“If at first, the idea is not absurd, then there is no hope for it.” — Albert Einstein.
New and unconventional business models are bound to be dismissed as absurd, and unpopular when first implemented. When implementing your business model means that beneficiaries now have to pay for what they once received for free, you’re bound to be met with resistance. Knowing that, the most important thing to remember is to Be Prepared. If you’re not, you may end up running full steam into a brick wall. But even when that happens, the next most important thing to remember is to stop running into the brick wall. When that wall turns out to be tougher than you expected, you may find that you need a stronger weapon to break through it.
Did copyright litigation exist before Righthaven? Of course it did. In fact, the news industry itself is no stranger to copyright disputes. One of the more famous copyright disputes involved William Randolph Hearst and the Associated Press duking it out in front of the US Supreme Court. But Righthaven’s business model is nevertheless original in that it’s the first time we’ve seen a business form out of the news industry dedicated to managing and monetizing their content as an IP asset.
Since treating IP as an asset is one of the central themes of this blog, I sat back and watched the Righthaven litigation campaign unfold for a long time before commenting last month on the business model in general. To be honest, a lot of the criticisms of Righthaven were just “white noise” in my head. Prior to starting Gametime IP, I spent several years in private practice, representing the interests of patent owners attempting to license and monetize unlicensed use of their technology. In that process, I’ve been called (and have heard my client called) every dirty name in the book. I chalked most of this up to the entitlement mentality, and assumed the Righthaven criticism was made in a similar vein.
But since sticking my nose in the Righthaven debate, I’ve picked up a distinct element of criticism specifically characterizing the copyright owner’s conduct as “sloppy.” For example, some critics point to the fact that Righthaven claimed in court filings to hold certain, exclusive rights that they had, in fact, granted back to the original content owners. Others point out Righthaven’s citations to evidently non-existent legal authority. I glossed over much of this criticism because these represent errors in execution, which can fowl up even the most well thought-out business models.
When entering uncharted waters, as Righthaven has, it should go without saying that you best come prepared. Whenever disputes over business models, legal rights and bargaining power coincide, things have a way of turning nasty very quickly. Just witness an example from the patent assertion world, where Juniper admittedly filed a false marking claim solely to impose costs on an inventor that was trying to license his patent to Juniper. When cornered, rarely do opponents simply “roll over” and admit defeat. The corporate giants, like Juniper, are more likely to try and run right over their adversary. (Generally, these bullies don’t settle cases because it’s the right thing to do, they only do so when its less painful than the bumps and bruises they’ll experience trying to knock you down.)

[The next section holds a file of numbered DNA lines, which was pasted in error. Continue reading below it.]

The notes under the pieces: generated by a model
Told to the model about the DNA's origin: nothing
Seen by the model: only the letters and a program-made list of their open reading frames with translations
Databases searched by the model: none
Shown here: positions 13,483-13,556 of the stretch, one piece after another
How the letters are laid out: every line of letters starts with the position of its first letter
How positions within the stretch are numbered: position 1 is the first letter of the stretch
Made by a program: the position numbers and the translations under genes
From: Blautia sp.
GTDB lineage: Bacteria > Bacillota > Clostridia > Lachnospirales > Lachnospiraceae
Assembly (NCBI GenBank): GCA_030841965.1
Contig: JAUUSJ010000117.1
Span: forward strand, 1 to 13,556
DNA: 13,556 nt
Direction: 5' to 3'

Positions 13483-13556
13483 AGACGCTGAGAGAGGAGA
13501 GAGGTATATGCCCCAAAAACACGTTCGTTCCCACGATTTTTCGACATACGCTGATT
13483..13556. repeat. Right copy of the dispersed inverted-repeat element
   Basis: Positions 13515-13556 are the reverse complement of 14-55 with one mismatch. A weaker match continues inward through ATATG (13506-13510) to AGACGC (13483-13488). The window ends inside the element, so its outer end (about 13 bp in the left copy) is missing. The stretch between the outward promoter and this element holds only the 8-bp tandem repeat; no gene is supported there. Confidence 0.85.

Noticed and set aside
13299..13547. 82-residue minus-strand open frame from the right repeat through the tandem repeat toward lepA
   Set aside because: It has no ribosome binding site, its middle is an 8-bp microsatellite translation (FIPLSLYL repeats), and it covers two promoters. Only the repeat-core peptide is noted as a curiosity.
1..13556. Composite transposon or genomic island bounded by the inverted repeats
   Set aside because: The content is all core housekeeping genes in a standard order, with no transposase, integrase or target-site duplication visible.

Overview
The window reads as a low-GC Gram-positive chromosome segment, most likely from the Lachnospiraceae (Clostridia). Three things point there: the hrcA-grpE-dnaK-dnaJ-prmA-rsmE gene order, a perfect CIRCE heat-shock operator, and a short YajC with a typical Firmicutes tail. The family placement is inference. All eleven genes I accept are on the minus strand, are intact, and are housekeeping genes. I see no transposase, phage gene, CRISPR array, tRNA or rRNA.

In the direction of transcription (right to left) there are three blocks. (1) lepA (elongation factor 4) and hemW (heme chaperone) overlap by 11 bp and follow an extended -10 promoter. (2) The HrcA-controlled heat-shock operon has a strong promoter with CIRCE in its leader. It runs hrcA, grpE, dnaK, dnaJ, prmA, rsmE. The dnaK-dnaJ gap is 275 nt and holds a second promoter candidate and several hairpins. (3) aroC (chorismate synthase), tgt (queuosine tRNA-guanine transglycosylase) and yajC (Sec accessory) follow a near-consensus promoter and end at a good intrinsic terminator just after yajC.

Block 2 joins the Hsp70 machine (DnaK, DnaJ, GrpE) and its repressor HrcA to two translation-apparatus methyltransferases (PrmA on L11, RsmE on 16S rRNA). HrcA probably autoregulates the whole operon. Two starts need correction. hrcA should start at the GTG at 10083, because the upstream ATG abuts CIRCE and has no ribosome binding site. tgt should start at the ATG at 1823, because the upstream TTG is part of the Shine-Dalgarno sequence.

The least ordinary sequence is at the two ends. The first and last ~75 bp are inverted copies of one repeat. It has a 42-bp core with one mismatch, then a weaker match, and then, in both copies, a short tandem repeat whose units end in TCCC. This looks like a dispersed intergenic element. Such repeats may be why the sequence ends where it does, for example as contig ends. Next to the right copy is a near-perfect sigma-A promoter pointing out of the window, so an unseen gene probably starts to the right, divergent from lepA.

The smaller type of opponent that Righthaven has been cornering tend to react a little differently. Most of them know they can’t beat you at your game, but they can lash out, inflict damage where possible, and attract attention of larger predators (the enemy of my enemy is my friend). In some sense, this worked for the Righthaven targets, as the Electronic Frontier Foundation has gotten its lawyers involved with some of these cases.
Whether you’re targeting big or small opponents, IP assertion entities like Righthaven should expect to find themselves getting into a few fights, and it needs to win (or go away). Otherwise, there really is no point to the business model. IP monetization is simply not as easy as filing a lawsuit and holding your hand out to wait for money to fall in it. Your opponents will want (and deserve) to know why you say you’re entitled to payment and why there’s no viable defense to their actions. The effective IP owner’s will communicate this information effectively, efficiently and (especially since the courts are involved) professionally. Lawyers are one of the weapons at the disposal of both parties, and they’re deployed to handle the brunt of these battles (fought primarily with words). Righthaven may be applying one of the most basic rules of survival and combat, which is: if your opponent has a weapon, find a bigger or better weapon.
Enter Dale Cendali. When she moved to Kirkland & Ellis in 2009, AboveTheLaw described her as a “superstar” and “Bad-Ass Litigatrix.” She won a lawsuit for JK Rowling which shut down the Harry Potter Lexicon publication. She also helped the AP obtain a settlement with Shepard Fairey over the rights to the Obama-Hope poster. Along the way, she’s supposedly tangled with, and defeated the legal team from Stanford University’s Fair Use Project.
I still don’t know how it will end for Righthaven, but for now, it looks like they’re here to stay and they intend to win the battles they’ve started. Meanwhile, word about Righthaven’s business, and the publications they’re associated with continues to spread. Author Radley Balko, who took down a post linking to the Las Vegas Review-Journal, suggests that the newspapers doing business with Righthaven will render themselves “completely irrelevant in the information age.” I don’t know if he’s wrong or right, but I agree with Balko’s approach. Every author, blogger and publisher can decide for him or herself whether copying something is worth the price.